[Date Index]
[Thread Index]
[Author Index]
Re: Re: Smallest enclosing circle
*To*: mathgroup at smc.vnet.net
*Subject*: [mg50612] Re: [mg50546] Re: Smallest enclosing circle
*From*: DrBob <drbob at bigfoot.com>
*Date*: Sun, 12 Sep 2004 04:42:29 -0400 (EDT)
*References*: <cfq404$r9m$1@smc.vnet.net> <200409090919.FAA19496@smc.vnet.net>
*Reply-to*: drbob at bigfoot.com
*Sender*: owner-wri-mathgroup at wolfram.com
Based on Welzl's move-to-front method described at Matt's reference below, here's a code that's far faster than those I've tested before:
normSq = #.# &;
Clear[mtf, miniball]
miniball[{}] := {0, 0};
miniball[b_] /; ArrayDepth@b == 2 && Subtract @@ Dimensions@b <
2 := Block[{m = Length@b, q, soln, lambda, c, q0 = b[[1]]},
q[i_] := q[i] = b[[i + 1]] - q0;
soln = Last at Solve[Table[Sum[2lambda[j]q[i].q[j], {j, 1, m - 1}] == q[i].q[
i], {i, 1, m - 1}], lambda /@ Range[m - 1]];
c = Sum[lambda[i]q[i], {i, 1, m - 1}] /. soln;
If[c === 0, {0, 0}, {c + q0, c.c}]
]
mtf[pts_,
b_, d_] := Module[{copy = pts, n = Length@pts, m = Length@b, c, rs, i},
{c, rs} = miniball[b];
If[m != d + 1,
For[i = 1, i <= n, i++,
If[normSq[copy[[i]] - c] > rs,
{c, rs} = mtf[Take[copy, i - 1], Append[b, copy[[i]]], d];
copy = Prepend[Delete[copy, i], copy[[i]]]
]]]; {c, rs}
]
plotter[data_List] := Module[{pt, r},
{pt, r} = mtf[data, {}, Dimensions[data][[2]]]; r = Sqrt@r;
Show[Graphics[{PointSize[0.03], Green, Point@Mean@data, PointSize[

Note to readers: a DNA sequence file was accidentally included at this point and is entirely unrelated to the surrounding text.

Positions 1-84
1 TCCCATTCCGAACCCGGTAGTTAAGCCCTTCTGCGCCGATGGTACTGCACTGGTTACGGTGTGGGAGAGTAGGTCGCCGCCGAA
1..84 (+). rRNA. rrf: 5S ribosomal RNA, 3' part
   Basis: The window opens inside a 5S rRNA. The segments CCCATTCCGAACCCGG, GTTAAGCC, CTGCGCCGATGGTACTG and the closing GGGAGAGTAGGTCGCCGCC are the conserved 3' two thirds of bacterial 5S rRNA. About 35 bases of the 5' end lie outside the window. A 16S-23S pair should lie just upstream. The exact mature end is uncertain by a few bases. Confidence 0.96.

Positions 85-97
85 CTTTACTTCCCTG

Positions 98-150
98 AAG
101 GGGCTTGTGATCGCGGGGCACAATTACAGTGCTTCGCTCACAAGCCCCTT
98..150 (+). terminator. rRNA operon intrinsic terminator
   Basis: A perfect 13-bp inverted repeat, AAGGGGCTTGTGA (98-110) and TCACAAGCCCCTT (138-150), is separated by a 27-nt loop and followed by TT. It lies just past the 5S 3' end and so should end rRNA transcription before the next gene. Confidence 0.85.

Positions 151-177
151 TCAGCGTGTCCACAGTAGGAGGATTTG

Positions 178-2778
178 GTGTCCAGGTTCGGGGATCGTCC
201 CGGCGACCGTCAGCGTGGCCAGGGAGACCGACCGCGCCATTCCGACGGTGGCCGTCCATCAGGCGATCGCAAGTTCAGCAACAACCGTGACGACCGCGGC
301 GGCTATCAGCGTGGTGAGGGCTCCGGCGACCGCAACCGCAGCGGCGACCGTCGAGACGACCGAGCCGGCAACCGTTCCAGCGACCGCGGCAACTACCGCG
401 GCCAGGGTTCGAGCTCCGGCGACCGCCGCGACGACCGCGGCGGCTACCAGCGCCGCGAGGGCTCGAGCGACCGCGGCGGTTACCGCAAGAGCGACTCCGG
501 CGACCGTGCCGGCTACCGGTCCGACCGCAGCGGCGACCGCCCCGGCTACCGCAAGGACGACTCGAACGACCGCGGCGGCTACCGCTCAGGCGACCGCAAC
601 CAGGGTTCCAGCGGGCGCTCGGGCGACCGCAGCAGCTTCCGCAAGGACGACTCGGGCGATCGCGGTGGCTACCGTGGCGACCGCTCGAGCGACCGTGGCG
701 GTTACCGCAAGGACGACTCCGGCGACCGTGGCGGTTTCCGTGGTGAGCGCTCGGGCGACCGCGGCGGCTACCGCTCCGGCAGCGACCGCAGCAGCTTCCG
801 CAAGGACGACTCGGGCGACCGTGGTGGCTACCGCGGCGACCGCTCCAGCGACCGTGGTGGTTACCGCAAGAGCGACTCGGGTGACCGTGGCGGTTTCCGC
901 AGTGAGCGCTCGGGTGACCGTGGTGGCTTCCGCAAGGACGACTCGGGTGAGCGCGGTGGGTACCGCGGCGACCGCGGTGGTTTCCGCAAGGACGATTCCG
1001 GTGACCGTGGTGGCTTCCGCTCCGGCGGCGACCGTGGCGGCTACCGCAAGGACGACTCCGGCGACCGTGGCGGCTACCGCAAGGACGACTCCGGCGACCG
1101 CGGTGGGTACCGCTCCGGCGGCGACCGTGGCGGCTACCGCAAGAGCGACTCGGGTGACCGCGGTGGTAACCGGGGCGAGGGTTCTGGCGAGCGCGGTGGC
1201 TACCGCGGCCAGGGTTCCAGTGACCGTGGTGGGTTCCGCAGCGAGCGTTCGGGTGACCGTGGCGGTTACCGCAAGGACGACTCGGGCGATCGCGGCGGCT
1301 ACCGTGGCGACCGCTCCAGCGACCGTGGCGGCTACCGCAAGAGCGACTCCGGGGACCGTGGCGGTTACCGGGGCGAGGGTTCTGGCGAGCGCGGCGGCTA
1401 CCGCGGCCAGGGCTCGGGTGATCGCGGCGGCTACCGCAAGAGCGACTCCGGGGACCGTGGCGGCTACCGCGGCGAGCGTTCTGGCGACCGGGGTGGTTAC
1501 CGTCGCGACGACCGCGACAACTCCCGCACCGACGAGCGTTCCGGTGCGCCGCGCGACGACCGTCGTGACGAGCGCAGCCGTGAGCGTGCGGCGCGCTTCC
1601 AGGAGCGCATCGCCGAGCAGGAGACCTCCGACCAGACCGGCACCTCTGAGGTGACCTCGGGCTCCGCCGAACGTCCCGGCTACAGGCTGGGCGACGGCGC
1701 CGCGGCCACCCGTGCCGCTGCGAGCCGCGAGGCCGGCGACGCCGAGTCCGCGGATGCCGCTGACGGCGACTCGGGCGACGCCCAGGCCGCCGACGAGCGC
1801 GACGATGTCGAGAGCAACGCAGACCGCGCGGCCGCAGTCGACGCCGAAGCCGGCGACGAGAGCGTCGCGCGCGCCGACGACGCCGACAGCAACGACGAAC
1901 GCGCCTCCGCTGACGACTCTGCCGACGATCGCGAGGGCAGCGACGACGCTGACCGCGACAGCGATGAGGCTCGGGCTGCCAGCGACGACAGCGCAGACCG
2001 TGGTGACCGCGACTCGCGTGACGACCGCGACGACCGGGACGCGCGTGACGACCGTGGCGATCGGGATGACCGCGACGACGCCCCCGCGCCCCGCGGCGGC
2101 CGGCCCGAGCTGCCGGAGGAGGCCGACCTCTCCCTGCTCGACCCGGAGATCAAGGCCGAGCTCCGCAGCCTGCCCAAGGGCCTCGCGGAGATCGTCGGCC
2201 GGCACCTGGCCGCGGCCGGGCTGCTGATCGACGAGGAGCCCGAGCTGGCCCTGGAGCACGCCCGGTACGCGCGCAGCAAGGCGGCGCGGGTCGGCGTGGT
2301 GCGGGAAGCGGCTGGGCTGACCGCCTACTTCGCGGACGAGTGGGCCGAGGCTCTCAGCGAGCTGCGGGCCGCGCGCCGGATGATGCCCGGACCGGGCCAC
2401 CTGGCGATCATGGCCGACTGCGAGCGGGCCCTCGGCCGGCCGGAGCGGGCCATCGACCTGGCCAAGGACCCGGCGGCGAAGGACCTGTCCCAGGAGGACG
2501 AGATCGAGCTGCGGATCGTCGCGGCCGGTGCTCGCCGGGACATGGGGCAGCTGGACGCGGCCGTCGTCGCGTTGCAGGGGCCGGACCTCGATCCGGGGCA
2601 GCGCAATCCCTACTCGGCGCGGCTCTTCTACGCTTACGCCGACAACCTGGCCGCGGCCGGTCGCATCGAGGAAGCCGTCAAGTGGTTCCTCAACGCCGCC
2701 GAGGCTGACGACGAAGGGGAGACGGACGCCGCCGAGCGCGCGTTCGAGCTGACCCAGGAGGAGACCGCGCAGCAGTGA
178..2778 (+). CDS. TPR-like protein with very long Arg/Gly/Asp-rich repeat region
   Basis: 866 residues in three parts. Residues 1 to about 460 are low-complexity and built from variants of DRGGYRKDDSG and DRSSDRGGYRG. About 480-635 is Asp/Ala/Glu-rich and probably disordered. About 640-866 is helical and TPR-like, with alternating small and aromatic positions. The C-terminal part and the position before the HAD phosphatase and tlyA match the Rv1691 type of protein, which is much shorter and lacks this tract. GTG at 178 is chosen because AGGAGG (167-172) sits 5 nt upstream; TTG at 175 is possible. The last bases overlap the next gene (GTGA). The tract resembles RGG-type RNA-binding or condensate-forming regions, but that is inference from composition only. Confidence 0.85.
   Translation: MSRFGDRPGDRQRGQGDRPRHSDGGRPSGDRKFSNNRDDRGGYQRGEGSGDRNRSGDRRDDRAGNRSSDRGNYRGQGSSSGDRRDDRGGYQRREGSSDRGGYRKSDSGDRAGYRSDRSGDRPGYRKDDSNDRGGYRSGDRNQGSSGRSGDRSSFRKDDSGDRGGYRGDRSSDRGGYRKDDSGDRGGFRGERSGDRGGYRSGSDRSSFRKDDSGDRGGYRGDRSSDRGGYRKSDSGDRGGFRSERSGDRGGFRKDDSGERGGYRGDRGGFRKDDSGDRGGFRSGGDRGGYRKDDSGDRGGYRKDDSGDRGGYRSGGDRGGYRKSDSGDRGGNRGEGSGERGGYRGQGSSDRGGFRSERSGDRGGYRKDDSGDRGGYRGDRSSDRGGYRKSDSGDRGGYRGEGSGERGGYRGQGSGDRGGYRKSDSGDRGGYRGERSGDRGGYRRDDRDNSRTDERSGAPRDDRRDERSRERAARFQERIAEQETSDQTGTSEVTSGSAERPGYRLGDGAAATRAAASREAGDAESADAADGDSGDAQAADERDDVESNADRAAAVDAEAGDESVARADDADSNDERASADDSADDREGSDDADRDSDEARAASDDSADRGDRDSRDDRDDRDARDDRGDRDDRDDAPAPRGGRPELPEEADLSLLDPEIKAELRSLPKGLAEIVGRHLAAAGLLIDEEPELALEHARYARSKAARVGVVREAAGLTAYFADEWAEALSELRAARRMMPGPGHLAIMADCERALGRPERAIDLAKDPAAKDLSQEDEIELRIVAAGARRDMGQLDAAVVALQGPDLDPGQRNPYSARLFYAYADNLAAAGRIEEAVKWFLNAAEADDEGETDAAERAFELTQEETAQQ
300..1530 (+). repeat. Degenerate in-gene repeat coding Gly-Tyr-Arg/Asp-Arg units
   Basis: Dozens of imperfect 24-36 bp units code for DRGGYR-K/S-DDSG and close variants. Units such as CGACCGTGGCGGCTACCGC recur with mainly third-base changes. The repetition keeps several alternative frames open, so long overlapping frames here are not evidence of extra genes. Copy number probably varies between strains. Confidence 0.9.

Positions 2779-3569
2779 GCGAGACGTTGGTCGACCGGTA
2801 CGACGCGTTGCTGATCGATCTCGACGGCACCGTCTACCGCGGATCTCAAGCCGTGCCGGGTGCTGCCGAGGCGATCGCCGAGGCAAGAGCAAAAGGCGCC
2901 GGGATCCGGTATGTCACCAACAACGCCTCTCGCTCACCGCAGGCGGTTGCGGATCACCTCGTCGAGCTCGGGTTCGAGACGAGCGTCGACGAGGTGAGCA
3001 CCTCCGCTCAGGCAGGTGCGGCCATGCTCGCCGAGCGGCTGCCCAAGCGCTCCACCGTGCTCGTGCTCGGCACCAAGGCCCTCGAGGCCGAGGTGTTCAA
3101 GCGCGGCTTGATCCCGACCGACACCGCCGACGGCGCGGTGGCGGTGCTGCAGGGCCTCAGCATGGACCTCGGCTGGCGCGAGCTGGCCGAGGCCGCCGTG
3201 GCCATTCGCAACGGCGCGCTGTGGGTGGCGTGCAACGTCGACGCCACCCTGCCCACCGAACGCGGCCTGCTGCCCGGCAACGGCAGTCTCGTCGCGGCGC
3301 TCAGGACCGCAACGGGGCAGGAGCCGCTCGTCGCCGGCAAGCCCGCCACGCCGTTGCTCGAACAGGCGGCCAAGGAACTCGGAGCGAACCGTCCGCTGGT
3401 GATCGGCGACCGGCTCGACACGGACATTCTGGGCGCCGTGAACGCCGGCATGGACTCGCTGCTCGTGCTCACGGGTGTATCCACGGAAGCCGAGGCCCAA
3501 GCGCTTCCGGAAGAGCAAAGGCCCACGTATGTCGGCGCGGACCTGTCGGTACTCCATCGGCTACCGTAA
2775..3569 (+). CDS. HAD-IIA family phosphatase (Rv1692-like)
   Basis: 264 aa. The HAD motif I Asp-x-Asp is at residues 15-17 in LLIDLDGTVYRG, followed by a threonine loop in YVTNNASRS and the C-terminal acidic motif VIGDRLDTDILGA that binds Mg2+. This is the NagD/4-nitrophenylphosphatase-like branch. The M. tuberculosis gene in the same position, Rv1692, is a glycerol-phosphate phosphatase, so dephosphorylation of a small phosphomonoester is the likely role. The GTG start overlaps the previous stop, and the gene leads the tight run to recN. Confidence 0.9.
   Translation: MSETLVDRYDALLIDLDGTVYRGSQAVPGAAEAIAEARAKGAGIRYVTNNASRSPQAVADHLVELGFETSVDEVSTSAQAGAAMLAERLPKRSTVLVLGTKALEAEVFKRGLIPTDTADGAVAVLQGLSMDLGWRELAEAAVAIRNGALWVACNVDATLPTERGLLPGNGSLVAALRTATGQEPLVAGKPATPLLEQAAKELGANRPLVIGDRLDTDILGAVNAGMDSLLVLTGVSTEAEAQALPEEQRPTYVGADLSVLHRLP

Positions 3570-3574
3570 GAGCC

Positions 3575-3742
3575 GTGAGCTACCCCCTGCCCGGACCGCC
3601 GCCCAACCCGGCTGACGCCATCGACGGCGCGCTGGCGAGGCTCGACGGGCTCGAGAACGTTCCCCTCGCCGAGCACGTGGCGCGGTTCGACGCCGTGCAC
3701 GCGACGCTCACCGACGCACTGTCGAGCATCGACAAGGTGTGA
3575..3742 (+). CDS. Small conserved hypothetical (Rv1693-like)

0.02], Black, Point /@ data, Red,
Point@pt, Circle[pt, r]}], AspectRatio -> Automatic]
]
radial[] := Module[{theta = 2Pi Random[]}, Random[]{Cos@theta, Sin@theta}]
data = Array[radial[] &, {50}];
Timing[plotter@data;]
{0. Second, Null}
data=Array[radial[]&,{500}];
Timing[plotter@data;]
{0.046 Second,Null}
data=Array[radial[]&,{5000}];
Timing[plotter@data;]
{0.36 Second,Null}
data=Array[radial[]&,{10000}];
Timing[plotter@data;]
{0.531 Second,Null}
I'd like to take it a step farther and use the "pivot" method described in Bernd Gartner's documentation, but the pseudo-code is unusually opaque (IMHO). Many things aren't readily explained, such as the value of MB[{}], whether the L vector is passed by value or by address, how to set s (the length of a "support"), et cetera.
The author is selling the C++ code, of course, so that's very understandable.
Bobby
On Thu, 9 Sep 2004 05:19:22 -0400 (EDT), Matt Pharr <matt at pharr.org> wrote:
>
> [No mathematica code below, but some useful background.]
>
> This problem actually comes up frequently on comp.graphics.algorithms,
> frequently enough that there's a FAQ entry there about it. A lot of one's
> intuition about this problem is often wrong.
>
> To wit:
>
> <http://www.magic-software.com/CgaFaq.pdf>
>
> 1.5 How can the smallest circle enclosing a set of points be found?
>
> This circle is often called the minimum spanning circle. It can be computed
> in O(n log n) time for n points. The center lies on the furthest point
> Voronoi diagram. Computing the diagram constrains the search for the
> center. Constructing the diagram can be accomplished by a 3D convex hull
> algorithm; [...]
>
> In fact, the smallest circle can be computed in expected time O(n) by first
> applying a random permutation of the points. The general concept applies to
> spheres as well (and to balls and ellipsoids in any dimension). The
> algorithm uses a linear programming approach, proved by Emo Welzl in
> [Wel91]. Code developed by Bernd Gaertner is available (GNU General Public
> License) at
>
> http://www.inf.ethz.ch/
>
> -matt
--
DrBob at bigfoot.com
www.eclecticdreams.net
Prev by Date:
**Re: Trying to eliminate a loop**
Next by Date:
**Re: Trying to eliminate a loop**
Previous by thread:
**Re: Smallest enclosing circle**
Next by thread:
**Re: Re: Smallest enclosing circle**
| |